The State Department on Wednesday issued a joint statement with dozens of other countries asking the Taliban to “guarantee” the protection of women in Afghanistan after the terrorist group took over the country over the weekend.
“We are deeply worried about Afghan women and girls, their rights to education, work and freedom of movement. We call on those in positions of power and authority across Afghanistan to guarantee their protection,” the statement read.
“Afghan women and girls, as all Afghan people, deserve to live in safety, security and dignity. Any form of discrimination and abuse should be prevented. We in the international community stand ready to assist them with humanitarian aid and support, to ensure that their voices can be heard.”
The statement was signed by 46 other countries including the United Kingdom, Canada, and the European Union.
“We will monitor closely how any future government ensures rights and freedoms that have become an integral part of the life of women and girls in Afghanistan during the last twenty years,” the countries said.
The statement came after photos emerged on Tuesday showing women and children in Afghanistan bloodied and unconscious after they became victims of Taliban attacks.
Between 1996 to 2001 when the Taliban controlled Afghanistan, they enforced their brutal interpretation of Sharia law, barring women and girls from receiving an education and working jobs, and requiring that women wear a burqa and be accompanied by a male relative when in public. Women who failed to comply were publicly whipped or executed.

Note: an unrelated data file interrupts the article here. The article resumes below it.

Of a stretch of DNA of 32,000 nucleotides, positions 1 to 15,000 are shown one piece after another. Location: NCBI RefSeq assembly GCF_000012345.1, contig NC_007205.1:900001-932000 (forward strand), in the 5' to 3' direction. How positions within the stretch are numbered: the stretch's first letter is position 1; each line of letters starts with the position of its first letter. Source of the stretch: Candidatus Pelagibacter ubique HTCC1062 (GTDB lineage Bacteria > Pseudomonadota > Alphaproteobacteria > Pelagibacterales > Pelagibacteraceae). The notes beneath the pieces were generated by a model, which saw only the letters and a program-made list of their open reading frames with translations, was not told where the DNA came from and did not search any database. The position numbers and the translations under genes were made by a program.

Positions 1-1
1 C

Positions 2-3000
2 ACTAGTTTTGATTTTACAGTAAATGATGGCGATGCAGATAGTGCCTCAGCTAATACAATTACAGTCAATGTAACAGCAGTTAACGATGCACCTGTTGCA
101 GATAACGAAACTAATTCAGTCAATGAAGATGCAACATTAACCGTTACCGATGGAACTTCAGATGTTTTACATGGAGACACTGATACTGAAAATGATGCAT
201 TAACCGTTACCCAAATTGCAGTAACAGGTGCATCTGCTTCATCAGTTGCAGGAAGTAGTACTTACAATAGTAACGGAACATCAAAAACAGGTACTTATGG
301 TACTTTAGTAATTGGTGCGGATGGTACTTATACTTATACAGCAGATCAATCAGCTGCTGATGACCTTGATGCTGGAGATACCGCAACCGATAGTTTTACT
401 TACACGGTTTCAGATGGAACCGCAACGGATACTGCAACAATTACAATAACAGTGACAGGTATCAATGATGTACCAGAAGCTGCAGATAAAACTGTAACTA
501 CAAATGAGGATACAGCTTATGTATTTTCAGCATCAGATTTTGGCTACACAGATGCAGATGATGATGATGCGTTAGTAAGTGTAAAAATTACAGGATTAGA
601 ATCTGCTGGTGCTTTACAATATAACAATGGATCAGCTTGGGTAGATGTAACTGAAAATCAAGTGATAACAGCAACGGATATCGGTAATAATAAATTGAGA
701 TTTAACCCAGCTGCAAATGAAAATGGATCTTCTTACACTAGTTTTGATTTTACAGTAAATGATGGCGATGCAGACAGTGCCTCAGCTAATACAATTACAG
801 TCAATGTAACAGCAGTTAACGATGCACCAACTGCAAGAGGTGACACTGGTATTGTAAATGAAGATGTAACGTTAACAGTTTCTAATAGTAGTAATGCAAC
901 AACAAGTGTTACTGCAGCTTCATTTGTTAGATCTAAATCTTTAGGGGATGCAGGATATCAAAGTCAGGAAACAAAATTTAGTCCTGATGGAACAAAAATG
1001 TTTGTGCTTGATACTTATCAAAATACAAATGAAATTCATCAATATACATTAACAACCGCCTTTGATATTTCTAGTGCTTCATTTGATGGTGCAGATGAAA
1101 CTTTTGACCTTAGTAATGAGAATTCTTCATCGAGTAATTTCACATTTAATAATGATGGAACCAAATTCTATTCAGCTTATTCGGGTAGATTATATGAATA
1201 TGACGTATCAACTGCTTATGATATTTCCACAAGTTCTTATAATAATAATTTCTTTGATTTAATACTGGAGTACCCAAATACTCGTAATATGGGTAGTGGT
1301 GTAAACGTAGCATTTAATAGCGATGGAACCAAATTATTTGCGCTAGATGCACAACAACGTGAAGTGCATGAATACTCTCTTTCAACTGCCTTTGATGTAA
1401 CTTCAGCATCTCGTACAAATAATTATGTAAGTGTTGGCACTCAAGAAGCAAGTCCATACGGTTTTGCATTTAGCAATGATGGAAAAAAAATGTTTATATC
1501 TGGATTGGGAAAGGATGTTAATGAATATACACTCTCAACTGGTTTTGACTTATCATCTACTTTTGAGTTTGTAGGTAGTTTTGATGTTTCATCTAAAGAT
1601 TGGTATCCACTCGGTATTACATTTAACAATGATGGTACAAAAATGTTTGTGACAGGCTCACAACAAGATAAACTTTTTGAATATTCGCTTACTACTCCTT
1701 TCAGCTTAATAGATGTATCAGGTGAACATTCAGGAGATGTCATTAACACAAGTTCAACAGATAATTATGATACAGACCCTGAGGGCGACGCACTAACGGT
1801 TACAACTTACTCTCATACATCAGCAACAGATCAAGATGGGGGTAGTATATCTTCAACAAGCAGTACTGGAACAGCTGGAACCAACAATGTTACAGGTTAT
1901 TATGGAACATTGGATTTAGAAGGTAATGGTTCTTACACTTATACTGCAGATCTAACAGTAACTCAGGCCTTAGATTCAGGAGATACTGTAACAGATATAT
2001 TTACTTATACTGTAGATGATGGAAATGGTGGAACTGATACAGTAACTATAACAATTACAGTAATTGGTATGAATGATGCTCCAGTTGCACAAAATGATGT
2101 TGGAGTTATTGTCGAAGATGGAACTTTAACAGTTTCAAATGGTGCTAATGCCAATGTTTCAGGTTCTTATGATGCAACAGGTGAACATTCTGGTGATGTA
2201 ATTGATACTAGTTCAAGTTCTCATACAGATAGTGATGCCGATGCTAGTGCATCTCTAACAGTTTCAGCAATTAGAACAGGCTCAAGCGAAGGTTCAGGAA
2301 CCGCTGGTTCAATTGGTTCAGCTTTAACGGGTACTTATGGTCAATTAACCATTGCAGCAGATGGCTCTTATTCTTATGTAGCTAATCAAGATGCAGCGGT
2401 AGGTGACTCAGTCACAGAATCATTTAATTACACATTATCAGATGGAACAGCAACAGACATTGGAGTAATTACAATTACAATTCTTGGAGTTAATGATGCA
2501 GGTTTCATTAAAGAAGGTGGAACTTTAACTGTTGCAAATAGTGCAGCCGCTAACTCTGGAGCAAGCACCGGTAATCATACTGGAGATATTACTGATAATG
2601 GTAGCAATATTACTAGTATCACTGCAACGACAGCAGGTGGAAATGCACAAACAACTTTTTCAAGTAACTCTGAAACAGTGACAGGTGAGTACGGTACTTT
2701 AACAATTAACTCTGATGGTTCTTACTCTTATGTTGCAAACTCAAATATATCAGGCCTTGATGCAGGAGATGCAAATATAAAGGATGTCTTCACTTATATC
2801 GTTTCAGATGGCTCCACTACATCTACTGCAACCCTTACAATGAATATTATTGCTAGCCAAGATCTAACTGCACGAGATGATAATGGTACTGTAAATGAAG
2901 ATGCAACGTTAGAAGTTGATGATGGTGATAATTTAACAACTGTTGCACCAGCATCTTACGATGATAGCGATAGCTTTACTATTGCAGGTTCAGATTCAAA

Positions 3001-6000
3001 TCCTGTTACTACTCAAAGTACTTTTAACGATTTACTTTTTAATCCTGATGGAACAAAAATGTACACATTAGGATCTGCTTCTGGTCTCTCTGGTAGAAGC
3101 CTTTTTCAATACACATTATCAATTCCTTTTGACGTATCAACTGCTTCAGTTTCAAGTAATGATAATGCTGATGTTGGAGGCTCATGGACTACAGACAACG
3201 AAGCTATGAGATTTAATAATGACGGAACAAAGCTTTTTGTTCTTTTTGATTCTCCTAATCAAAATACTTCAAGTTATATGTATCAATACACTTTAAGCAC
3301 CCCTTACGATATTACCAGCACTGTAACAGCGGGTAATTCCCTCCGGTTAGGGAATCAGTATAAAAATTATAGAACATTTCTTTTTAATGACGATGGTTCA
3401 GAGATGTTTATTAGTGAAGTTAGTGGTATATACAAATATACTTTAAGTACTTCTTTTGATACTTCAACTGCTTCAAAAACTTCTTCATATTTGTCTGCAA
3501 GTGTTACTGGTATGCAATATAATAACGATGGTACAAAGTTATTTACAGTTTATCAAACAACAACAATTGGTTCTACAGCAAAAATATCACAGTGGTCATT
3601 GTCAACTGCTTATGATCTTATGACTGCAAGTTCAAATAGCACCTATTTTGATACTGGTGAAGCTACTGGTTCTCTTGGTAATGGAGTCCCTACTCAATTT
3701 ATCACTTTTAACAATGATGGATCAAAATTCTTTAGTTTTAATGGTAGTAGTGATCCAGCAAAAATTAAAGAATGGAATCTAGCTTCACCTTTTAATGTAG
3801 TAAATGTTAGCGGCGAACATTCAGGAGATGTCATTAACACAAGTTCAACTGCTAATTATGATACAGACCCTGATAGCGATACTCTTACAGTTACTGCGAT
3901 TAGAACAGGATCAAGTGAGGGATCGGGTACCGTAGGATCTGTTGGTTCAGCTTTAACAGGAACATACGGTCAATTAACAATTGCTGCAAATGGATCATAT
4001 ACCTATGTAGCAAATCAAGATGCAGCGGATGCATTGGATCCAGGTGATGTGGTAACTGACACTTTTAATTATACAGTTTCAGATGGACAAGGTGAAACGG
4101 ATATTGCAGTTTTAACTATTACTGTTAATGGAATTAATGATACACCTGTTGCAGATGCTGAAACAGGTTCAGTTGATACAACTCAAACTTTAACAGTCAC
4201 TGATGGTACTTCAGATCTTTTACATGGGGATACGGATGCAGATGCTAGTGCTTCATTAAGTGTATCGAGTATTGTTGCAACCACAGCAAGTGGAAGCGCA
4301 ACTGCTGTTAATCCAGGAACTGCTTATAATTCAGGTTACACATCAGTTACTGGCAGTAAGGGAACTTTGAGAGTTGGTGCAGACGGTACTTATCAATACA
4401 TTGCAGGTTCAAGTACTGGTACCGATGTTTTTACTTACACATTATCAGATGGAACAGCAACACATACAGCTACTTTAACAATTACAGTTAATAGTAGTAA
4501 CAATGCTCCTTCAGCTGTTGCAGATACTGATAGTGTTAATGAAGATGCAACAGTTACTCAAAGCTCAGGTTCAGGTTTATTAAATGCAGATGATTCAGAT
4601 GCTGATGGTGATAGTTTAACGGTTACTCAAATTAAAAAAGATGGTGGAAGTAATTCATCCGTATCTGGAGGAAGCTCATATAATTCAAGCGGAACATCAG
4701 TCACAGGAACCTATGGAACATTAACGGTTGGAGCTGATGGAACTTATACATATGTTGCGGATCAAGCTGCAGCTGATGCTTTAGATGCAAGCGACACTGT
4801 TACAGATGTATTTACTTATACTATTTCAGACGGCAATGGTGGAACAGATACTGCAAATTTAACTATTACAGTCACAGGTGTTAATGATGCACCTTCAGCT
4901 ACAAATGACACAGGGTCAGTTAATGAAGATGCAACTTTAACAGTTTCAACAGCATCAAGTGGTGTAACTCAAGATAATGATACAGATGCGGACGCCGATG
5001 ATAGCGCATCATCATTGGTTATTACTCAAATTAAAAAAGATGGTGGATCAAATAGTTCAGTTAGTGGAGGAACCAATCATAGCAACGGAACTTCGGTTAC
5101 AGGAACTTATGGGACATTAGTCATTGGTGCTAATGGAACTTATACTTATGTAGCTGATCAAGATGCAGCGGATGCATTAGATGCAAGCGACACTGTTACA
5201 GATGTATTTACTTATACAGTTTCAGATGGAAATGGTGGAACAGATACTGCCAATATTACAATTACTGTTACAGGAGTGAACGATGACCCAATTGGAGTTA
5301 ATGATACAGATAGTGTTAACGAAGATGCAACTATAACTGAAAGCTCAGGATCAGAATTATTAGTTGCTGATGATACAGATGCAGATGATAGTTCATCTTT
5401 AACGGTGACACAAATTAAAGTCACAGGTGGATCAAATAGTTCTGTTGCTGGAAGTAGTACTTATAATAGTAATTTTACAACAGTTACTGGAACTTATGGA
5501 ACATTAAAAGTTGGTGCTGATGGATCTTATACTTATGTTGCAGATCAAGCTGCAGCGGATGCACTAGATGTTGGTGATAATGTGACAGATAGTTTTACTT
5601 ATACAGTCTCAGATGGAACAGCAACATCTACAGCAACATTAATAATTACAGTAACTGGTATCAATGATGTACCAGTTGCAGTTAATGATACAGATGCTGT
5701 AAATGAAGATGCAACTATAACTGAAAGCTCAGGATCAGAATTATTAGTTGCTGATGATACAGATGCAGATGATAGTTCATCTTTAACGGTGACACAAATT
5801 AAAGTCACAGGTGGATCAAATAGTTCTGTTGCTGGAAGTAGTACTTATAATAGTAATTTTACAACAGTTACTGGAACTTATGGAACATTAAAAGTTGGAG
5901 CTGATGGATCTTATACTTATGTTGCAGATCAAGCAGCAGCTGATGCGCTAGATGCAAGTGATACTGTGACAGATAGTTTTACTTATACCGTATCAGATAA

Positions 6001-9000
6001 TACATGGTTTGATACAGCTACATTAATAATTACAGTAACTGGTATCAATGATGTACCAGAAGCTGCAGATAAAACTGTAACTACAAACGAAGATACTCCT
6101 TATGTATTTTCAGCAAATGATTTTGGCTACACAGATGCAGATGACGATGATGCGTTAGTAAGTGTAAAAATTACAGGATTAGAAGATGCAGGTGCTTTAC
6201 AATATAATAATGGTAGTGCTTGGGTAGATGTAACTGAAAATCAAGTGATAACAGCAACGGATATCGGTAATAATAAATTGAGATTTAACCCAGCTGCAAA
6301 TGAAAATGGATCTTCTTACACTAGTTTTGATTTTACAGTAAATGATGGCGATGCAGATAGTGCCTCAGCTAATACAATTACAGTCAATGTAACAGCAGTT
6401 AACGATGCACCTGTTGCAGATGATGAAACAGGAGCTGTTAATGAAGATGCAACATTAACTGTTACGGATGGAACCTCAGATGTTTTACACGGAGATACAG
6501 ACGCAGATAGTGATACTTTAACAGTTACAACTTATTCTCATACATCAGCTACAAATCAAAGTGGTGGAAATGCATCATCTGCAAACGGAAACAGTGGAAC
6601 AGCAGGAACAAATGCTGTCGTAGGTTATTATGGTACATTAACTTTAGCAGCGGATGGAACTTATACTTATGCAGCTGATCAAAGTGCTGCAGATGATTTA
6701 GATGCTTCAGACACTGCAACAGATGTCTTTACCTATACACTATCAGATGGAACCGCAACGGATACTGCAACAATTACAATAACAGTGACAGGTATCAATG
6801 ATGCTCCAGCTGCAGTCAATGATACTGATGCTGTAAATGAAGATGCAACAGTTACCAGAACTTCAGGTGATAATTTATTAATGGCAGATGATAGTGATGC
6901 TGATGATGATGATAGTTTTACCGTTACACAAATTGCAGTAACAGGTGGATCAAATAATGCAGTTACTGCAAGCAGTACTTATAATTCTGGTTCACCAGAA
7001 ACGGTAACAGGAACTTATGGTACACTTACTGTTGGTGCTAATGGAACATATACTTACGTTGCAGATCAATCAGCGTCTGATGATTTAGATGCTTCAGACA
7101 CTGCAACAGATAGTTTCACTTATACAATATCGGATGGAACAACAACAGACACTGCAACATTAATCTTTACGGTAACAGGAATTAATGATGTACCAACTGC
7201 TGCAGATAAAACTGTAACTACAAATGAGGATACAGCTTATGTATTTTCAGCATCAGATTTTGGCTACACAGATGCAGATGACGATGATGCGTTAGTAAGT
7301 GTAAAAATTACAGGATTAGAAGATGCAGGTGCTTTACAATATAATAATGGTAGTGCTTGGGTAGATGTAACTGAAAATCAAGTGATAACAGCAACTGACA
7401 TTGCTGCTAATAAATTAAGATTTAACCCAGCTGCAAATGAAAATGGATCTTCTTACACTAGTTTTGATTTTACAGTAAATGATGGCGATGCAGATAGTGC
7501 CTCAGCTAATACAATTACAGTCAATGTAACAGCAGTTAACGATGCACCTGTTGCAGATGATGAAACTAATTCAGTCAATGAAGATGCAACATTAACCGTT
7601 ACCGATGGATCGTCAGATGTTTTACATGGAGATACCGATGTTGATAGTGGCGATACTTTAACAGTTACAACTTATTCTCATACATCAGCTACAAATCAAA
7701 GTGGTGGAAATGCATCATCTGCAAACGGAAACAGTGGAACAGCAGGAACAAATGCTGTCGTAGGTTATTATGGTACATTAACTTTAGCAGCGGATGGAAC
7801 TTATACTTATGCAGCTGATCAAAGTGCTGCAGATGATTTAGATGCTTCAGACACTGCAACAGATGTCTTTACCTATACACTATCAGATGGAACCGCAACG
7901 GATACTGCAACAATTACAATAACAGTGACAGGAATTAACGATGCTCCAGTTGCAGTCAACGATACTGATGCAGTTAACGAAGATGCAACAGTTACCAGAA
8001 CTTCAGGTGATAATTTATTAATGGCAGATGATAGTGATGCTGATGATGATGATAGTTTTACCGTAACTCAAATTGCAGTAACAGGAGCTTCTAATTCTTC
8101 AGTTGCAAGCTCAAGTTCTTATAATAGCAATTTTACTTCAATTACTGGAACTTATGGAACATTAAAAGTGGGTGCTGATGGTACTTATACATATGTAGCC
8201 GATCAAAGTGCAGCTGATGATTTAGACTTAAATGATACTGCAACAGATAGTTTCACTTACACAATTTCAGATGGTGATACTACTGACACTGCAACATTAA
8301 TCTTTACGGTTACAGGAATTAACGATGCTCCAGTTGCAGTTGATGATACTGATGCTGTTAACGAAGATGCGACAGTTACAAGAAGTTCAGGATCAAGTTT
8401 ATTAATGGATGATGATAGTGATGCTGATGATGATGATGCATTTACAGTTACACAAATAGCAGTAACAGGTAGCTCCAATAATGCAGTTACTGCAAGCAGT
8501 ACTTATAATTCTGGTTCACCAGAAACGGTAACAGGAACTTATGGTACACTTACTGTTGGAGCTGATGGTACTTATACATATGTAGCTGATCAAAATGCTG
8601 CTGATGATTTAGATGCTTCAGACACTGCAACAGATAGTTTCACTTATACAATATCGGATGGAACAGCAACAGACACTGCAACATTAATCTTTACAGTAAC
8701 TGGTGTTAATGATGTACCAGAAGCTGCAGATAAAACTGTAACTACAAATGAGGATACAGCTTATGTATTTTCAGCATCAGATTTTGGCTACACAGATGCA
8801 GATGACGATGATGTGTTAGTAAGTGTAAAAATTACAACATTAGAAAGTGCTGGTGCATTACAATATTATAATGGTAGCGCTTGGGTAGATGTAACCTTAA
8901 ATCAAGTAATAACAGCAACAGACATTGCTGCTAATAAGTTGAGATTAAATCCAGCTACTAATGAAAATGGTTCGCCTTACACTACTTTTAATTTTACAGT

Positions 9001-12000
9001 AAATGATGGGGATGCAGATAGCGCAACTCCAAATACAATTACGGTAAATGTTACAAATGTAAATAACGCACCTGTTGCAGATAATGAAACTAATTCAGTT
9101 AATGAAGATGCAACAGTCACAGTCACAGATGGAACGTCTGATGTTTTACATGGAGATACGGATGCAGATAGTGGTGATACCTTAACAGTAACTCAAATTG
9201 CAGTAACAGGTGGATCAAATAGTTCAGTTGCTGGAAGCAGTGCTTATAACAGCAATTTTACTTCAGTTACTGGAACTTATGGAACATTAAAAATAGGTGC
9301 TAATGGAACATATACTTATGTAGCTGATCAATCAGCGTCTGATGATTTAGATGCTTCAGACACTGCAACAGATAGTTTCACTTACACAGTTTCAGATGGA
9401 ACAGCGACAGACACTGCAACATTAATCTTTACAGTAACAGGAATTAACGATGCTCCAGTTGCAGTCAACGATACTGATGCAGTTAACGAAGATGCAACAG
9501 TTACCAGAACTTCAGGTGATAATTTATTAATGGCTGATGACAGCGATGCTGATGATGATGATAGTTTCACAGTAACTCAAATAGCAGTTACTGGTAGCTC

This time around, the Taliban has claimed that it will be more tolerant and respect “women’s rights,” within Sharia law. However, a photo from this week showed that Taliban fighters shot and killed a woman in the Takhar province for going outside without a burqa. The photo showed the woman lying in a pool of blood with her loved ones huddled around her.
Former U.S. Ambassador to the United Nations Nikki Haley warned Americans on Wednesday not to believe the Taliban’s promises.
“The Taliban makes false promises of being ‘inclusive’ and upholding women’s rights, while at the same time beating protesters and firing into crowds of civilians,” Haley wrote in a tweet.
“Don’t be fooled, they are [a] brutal terrorist organization,” she said.
As of Tuesday, up to 15,000 Americans were still trapped in Afghanistan. The State Department said Tuesday that the U.S. government “cannot ensure safe passage” to Kabul’s international airport for U.S. citizens still trapped in the country and hoping to catch an evacuation flight.
Over the last several weeks, the terrorist group advanced across the country at a breakneck pace that appeared to stun U.S. officials. President Joe Biden authorized a total of 7,000 troops to handle the deteriorating situation in Afghanistan as the U.S. completes its withdrawal of all U.S. troops from the country, marking the end of America’s 20-year war in Afghanistan.